A documentary about Jewish refugees from Nazi Europe who, at a time when all doors were closed to them, found sanctuary in Shanghai, thanks to the intervention of Chinese diplomat Ho Feng ...
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A documentary about Jewish refugees from Nazi Europe who, at a time when all doors were closed to them, found sanctuary in Shanghai, thanks to the intervention of Chinese diplomat Ho Feng Shan who as Chinese consul in Vienna defied the Nazis and his own government by issuing travel visas to the desperate refugees. The film tells the story from the point of view of the refugees and the Chinese people who sheltered them. In light of today's refugee crisis, an inspiring poetic tale about two peoples who found common cause and dignity in a world in chaos.
Above the Drowning Sea addresses and interweaves five topics, and does so beautifully and intelligently - Refugees; the lives of Jews in Austria as Hitler was gaining power; Ho Feng Shan, the "Chinese Schindler" who virtually single-handedly saved the lives of thousands of Jews; the exodus of Jews to Shanghai during the Nazi era; and finally, what happened to these Jews after they got to Shanghai. I saw this film in a packed movie theatre, and could tell that many were moved by it by the stifled sniffles and quiet sobs. I stayed quiet, unless I unknowingly made some noise wiping away my tears. But as the credits started rolling I burst into applause, same as a lot of people.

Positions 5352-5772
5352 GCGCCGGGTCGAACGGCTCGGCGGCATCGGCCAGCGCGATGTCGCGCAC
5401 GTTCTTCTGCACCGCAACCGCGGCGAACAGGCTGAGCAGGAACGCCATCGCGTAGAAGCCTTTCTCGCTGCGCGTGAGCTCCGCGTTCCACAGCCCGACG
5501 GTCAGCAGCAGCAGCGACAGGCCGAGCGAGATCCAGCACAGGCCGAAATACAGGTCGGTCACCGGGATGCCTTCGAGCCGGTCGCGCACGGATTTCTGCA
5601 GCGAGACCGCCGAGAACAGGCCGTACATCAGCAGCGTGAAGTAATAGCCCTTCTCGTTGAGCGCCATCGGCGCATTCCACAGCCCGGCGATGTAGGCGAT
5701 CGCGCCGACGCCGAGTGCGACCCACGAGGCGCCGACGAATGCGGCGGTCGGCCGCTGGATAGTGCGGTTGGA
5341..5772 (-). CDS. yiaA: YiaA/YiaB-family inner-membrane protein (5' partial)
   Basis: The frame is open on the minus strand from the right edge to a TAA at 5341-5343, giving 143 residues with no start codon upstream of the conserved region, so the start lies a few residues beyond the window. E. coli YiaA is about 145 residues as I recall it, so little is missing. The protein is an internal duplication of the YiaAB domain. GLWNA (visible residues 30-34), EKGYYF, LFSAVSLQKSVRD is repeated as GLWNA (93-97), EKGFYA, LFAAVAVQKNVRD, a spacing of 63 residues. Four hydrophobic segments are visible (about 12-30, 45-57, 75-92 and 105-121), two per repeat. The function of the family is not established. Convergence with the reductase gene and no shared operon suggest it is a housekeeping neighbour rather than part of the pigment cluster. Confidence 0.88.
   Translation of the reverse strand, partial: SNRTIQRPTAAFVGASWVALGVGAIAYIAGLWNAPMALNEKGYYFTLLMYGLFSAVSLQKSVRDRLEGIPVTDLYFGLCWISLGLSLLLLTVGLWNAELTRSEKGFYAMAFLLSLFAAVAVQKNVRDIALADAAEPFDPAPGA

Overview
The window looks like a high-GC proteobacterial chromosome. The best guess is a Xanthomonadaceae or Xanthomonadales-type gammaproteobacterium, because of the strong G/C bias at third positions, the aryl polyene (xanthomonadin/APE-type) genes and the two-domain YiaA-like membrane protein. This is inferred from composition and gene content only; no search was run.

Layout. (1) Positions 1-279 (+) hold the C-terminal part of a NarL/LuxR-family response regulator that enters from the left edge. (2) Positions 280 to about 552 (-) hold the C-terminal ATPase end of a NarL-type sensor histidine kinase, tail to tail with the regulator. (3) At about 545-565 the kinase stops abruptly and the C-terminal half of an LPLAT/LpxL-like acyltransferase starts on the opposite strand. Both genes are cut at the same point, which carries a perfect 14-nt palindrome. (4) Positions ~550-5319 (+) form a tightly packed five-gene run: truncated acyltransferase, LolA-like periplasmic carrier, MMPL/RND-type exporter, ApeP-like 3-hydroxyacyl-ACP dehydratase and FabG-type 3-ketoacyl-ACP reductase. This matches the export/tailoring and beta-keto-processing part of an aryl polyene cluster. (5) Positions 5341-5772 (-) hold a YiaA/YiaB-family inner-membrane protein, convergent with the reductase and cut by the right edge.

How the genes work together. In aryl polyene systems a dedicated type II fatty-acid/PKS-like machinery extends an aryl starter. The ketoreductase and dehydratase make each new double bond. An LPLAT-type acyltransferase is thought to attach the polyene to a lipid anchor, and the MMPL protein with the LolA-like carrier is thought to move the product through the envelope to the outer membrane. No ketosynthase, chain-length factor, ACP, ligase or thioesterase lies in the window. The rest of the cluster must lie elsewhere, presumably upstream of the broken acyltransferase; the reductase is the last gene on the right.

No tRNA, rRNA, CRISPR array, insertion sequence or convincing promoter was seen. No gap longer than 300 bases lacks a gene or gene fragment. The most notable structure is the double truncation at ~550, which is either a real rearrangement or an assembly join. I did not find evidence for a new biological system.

It's not clear from the film how many visas Mr. Ho - the Chinese consulate general in Vienna at the time - issued to Jews trying to flee Nazi enslavement, but according to Wikipedia, Mr. Ho "risked his life and career to save more than 3,000 Jews by issuing them visas, disobeying the instruction of his superiors." According to an article in China Daily, Mr. Ho's daughter Ho Manli said that close to 4,000 visas were issued about a year after the annexation of Austria into Nazi Germany in March of 1938. "How many more were issued in the remaining months before the outbreak of World War II on September 1, 1939, when routes of escape began to shut down, is hard to determine, she added."
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